Shopping for fragrances has always been categorized by two genders, male and female, and the scents themselves often reinforce gender stereotypes.
Spring feminine florals for women, and woody musks for men. These stereotypes don’t accurately reflect the world we live in today, which sees gender and sexuality as a spectrum.
Queer-owned home fragrance brand Boy Smells has long been a proponent of developing scents that defy the gender binary commonly associated with fragrance. The brand even coined the term “genderful” to describe their fragrances, which exist across the entirety of the gender spectrum.
Launched last week, Boy Smells released its first collection of fine fragrances, Cologne de Parfum, to fill the void that exists between traditional male and female fragrances.
“We love to use the word ‘genderful’ when describing the brand, which is kind of the opposite of genderless,” Boy Smells co-founder Matthew Herman tells Very Good Light. “Rather than be a blank slate, we prefer to simultaneously embrace masculine and feminine together into pro-gender-multiplicity.”
The range of five unique genderful scents from the cult candle brand remains true to the brand’s values of fluidity and exploration. “I like unexpected notes to play well against more familiar things,” says Matthew.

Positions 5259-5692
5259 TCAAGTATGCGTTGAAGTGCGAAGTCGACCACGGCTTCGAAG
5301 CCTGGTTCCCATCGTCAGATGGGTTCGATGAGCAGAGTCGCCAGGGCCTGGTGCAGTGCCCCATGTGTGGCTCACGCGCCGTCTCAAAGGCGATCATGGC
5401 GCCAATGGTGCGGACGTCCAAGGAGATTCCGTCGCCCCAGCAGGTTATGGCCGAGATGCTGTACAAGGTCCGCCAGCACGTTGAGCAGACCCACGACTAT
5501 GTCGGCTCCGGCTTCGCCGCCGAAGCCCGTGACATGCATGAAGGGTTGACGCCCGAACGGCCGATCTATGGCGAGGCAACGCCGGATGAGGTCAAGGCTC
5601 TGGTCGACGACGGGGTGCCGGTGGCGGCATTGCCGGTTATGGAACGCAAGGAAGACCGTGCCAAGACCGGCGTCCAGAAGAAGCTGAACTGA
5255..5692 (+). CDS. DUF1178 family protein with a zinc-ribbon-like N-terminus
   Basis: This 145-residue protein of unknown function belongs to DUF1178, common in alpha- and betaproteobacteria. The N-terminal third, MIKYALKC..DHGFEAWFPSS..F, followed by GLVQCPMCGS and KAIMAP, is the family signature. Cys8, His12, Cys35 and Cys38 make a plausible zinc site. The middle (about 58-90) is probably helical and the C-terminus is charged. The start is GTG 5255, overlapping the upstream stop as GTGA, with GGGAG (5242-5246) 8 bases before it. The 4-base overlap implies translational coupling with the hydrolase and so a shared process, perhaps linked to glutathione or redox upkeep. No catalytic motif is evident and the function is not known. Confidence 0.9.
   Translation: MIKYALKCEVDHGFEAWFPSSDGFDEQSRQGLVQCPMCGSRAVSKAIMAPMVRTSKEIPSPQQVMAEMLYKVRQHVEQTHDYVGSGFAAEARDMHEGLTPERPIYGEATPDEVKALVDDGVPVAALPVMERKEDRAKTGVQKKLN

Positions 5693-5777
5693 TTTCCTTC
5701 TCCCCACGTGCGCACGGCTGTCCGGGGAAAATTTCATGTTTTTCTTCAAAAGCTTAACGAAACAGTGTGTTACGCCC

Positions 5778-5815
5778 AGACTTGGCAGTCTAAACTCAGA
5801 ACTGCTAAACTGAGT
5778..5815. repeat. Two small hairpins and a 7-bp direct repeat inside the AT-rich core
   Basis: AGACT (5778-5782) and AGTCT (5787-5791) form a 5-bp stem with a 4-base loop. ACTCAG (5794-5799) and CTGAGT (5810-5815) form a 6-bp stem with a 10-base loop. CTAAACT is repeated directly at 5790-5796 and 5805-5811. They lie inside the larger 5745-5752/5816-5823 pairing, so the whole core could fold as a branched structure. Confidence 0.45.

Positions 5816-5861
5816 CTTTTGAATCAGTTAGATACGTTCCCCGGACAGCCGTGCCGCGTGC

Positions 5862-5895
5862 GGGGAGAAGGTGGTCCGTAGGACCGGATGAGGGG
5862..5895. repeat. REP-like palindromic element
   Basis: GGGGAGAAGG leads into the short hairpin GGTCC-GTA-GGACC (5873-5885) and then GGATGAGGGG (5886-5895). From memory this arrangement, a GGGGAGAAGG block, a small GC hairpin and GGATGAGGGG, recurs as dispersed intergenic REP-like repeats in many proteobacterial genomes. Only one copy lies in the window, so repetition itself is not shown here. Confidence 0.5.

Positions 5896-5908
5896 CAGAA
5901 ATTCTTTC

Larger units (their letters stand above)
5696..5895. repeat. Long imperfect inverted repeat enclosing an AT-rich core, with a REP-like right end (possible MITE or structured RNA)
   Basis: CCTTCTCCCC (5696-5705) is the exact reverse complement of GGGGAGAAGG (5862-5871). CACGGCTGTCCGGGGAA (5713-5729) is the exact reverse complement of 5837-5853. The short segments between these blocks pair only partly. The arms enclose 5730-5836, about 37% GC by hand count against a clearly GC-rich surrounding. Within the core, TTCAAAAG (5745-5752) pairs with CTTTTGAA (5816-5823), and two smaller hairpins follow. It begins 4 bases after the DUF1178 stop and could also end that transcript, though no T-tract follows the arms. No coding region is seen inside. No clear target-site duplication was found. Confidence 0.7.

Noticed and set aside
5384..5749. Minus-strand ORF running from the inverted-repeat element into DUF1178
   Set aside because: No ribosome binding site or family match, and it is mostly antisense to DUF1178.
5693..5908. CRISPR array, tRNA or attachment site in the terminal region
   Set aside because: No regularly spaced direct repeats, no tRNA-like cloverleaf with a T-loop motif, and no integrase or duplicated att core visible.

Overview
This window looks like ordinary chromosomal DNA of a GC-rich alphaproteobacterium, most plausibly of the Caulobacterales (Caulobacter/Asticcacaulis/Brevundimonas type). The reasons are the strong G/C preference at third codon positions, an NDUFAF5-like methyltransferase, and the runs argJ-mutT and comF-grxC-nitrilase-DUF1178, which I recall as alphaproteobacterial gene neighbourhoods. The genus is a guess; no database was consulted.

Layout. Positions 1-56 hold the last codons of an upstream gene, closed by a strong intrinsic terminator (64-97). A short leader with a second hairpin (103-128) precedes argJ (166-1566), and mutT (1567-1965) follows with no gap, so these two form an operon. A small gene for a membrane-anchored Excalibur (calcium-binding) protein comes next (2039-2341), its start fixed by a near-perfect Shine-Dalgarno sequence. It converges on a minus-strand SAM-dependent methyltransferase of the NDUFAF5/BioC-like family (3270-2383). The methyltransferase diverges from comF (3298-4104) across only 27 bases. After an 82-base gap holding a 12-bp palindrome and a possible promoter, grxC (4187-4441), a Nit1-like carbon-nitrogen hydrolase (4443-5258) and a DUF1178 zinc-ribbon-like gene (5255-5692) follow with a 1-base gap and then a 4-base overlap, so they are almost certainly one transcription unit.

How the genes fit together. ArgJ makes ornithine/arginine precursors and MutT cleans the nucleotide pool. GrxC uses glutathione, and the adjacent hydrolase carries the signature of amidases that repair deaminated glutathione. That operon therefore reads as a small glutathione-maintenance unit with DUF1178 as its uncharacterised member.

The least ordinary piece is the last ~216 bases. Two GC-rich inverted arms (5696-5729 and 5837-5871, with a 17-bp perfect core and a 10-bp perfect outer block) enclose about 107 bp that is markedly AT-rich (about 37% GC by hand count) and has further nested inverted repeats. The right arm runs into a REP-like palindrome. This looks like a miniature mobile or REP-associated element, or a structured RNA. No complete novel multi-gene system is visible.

In this range of scents, you will find fresh florals, heady patchouli, sharp cedarwood, and playful suede. “I love playing with tradition and turning it on its head,” says Matthew.
This unique approach to formulating scents and storytelling through scent is very apparent in the candle brand’s first step into the personal fragrance category and can be seen from the blends of notes, bottle design, and even the names themselves. We sat down with Boy Smells co-founder Matthew Herman to learn more about his journey into fine fragrance, his favorite notes, and how this fragrance launch remains true to the Boy Smells universe.
From candles to fine fragrance
Boy Smells started as an independent candle company in 2016 and quickly become a mega-success, dominating every beauty influencer’s Instagram feed.
“Personal fragrance has always been the next natural step, and in a lot of ways, is the best articulation of our values,” says Matthew, who described the process of formulating the collection as being “intricate and intimate.”
Matthew describes the differences between formulating a candle and personal fragrance: “It differed from candle scent development in that there is a much more personal aspect to it — down to how the ingredients will interact with the chemistry of the skin.”
“That being said, we still brought our hallmark approach of mixing traditionally masculine and feminine notes together, notes that reflect the complexity of modern identity.”
The Cologne de Parfum collection
The scents in the Cologne de Parfum collection are multifaceted and sophisticated, to say the least. Unlike the classic Marc Jacobs Daisy and Abercrombie and Fitch Fierce that personify the classic gender constructs, Boy Smells has taken a different approach by balancing both ends of the gender spectrum in each scent.